How refugees and immigrants are breathing new life into the exhibits at the Penn Museum
These cool programs at three museums will inspire you as you head into the weekend.
Each week, The Renewal Project shares three stories from around the country that highlight the innovative solutions people are creating in their communities. This week, we’re looking at the unique ways that museums across the country are connecting with visitors and and nearby residents. What are the innovative ideas in your hometown? Tell us at email@example.com.
Cross-cultural learning: The University of Pennsylvania Museum of Archaeology and Anthropology, better known as the Penn Museum, features exhibits that hail from all over the world. Now the museum’s docents do, too. Ellen Owens, director of learning and public engagement at the Penn Museum, wanted to diversify her pool of docents. So, with the help from her colleague Kevin Schott and several Philadelphia nonprofits, they recruited refugees and immigrants living in the Philadelphia area. These hires, called Global Guides, lead tours around the galleries that contain artifacts from their countries of origin in the Middle East, Africa, and Central America.
“We really wanted to have the narratives of lots of different people, to bring the authentic voices of people that live in other places into the galleries of the museum,” Owens said to NPR. The Global Guides combine their personal experiences and stories with the historical information about the artifacts on display. “I love this place,” Global Guide Clay Katongo, who was born in the Democratic Republic of the Congo, told NPR. “This is my culture. This is my story.”
The other aim of the program is to provide job opportunities for refugees and immigrants. Global Guides are paid $20 an hour, and the program also offers resources for navigating employment. Clearly, it’s been a success. NPR reports that since 2018, when Global Guides began, museum attendance has increased dramatically. Since the program’s inception, the Penn Museum has had inquiries from other museums about how to develop similar initiatives.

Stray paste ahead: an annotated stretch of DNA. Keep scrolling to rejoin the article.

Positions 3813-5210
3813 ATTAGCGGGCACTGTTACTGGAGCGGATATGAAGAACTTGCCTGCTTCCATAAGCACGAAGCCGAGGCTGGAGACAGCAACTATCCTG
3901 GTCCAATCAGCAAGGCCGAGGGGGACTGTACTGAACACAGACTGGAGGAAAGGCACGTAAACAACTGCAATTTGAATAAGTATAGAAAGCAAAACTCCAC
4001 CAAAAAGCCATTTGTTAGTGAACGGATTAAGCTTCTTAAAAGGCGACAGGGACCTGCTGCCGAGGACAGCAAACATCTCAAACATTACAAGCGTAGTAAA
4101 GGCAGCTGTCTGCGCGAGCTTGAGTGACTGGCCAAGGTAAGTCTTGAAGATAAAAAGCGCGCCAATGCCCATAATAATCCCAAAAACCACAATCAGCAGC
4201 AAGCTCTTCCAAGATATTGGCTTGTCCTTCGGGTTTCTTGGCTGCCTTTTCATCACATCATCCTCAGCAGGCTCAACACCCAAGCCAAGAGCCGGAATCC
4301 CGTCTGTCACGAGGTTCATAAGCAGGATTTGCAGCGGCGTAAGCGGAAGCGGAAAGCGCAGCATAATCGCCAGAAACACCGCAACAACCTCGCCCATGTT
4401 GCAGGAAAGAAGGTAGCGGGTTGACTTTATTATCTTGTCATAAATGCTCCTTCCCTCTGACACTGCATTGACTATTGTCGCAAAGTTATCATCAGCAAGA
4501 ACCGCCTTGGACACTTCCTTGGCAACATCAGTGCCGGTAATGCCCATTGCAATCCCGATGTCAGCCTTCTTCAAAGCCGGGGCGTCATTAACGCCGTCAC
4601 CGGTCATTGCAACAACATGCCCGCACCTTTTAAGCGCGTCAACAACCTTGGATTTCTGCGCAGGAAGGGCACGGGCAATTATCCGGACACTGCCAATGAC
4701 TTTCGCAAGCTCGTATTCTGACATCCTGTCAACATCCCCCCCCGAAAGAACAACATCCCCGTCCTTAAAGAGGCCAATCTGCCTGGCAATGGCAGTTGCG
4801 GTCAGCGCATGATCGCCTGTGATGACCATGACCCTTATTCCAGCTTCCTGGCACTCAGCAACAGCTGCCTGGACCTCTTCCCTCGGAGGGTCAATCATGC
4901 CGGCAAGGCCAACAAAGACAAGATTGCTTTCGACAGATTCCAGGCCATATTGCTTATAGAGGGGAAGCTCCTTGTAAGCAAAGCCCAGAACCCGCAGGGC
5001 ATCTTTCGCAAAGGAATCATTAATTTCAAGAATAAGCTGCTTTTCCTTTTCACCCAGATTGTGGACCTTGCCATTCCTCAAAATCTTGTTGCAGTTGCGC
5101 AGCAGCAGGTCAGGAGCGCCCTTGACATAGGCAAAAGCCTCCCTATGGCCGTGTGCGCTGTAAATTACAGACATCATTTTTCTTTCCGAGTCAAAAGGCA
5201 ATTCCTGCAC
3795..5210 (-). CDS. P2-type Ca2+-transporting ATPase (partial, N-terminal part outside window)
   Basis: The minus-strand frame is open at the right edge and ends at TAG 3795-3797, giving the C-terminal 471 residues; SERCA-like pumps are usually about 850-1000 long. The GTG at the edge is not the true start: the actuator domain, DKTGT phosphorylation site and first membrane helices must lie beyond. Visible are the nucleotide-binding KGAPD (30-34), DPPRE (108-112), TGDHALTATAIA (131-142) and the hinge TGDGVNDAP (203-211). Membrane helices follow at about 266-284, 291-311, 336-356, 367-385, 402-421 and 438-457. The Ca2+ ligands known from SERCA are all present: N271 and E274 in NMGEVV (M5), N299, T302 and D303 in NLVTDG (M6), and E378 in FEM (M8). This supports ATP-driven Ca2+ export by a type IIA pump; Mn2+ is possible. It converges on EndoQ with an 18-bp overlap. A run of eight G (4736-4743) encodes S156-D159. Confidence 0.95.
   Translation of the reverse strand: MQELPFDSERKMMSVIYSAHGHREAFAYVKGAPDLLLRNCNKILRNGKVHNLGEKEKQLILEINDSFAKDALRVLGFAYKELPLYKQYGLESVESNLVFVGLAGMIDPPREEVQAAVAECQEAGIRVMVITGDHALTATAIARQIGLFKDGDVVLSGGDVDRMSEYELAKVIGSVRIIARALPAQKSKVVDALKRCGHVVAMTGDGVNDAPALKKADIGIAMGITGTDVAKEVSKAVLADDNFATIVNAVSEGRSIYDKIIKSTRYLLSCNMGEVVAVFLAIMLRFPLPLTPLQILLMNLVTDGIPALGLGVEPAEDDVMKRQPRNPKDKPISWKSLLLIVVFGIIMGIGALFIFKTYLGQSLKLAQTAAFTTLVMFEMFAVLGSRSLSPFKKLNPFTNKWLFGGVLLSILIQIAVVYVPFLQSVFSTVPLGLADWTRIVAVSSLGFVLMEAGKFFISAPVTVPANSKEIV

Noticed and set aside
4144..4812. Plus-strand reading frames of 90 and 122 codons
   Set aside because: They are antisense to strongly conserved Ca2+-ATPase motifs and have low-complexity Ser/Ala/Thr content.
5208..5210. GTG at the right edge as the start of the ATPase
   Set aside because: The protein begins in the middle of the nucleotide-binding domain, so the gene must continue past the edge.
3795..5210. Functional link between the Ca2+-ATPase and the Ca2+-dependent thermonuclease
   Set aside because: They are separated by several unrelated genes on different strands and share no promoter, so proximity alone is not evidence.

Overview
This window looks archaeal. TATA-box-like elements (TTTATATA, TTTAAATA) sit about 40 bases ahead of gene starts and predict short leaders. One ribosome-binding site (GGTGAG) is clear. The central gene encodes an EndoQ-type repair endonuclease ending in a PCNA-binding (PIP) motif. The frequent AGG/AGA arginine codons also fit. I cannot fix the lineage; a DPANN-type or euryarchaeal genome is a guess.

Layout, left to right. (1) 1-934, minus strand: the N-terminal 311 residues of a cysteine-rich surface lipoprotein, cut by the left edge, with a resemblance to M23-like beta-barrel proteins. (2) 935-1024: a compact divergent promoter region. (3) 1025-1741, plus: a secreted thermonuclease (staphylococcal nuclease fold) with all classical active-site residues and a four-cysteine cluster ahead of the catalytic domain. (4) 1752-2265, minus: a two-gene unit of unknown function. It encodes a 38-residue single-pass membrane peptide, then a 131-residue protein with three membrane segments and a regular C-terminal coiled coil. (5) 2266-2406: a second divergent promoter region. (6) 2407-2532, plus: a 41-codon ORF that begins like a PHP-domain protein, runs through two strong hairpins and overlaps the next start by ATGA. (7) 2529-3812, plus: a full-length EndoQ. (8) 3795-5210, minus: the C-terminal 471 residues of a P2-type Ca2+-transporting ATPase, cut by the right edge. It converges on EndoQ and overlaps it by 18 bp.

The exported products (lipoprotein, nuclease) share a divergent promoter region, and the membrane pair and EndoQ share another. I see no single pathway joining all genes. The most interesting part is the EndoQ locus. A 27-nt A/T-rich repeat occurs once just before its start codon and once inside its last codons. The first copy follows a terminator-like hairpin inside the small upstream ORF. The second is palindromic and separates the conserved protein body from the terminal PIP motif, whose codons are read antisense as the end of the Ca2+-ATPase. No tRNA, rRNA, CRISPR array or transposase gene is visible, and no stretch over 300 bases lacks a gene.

An untold history: Inside the walls of a small, white building is the untold history of Skillman, New Jersey. Originally a 120-year-old one-room Methodist church, the building is now the Stoutsburg Sourland African American Museum. There, visitors can learn about the stories of the people who lived in and around the Sourland Mountains. Beverly Mills and Elaine Buck founded the museum in 2015. The pair visit local schools to discuss African American history of the region, filling in the gaps of the education system. They felt the former church was the perfect location to expand their mission of bringing light to the African American history of New Jersey.
“African American history is American history, not just during Black History Month,” Mills told NJ.com. “And there is much, much more to our story than Harriet Tubman and Frederick Douglas and Booker T. Washington. There are scores and scores of stories that have never been told.”
The museum is still undergoing renovations, including installing heating and air conditioning, to allow for regular operation. Mills and Buck recently bought 1.2 acres of land neighboring the museum, where they hope to build an education and cultural center.
Senior artists: You’re never too old to get creative. That’s the message of The Phillips Collection’s Creative Aging initiative. The program brings older adults, many with memory loss, to the museum and has them interacting with the exhibits, sharing ideas and stories, and making art of their own. Creative Aging first began in 2011, when the Phillips Collection partnered with nonprofit Iona Senior Services. Since then, the museum has worked with other nonprofits to bring more seniors into the museum, including Renewal Awards finalist Arts for the Aging. Now around 200 seniors are coming to the Phillips and getting creative on a regular basis.
The best result of Creative Aging isn’t the art that participants make; it’s the connections they forge and the emotional boost they receive, said Sharon O’Connor, director of Iona Senior Services’ Wellness and Arts Center. “You really don’t have to have a great memory to be able to look at art and talk about art and how it makes you feel,” she told The Washington Post. “It brings them a sense of self-esteem because they’re making something and doing something that they’re proud of.”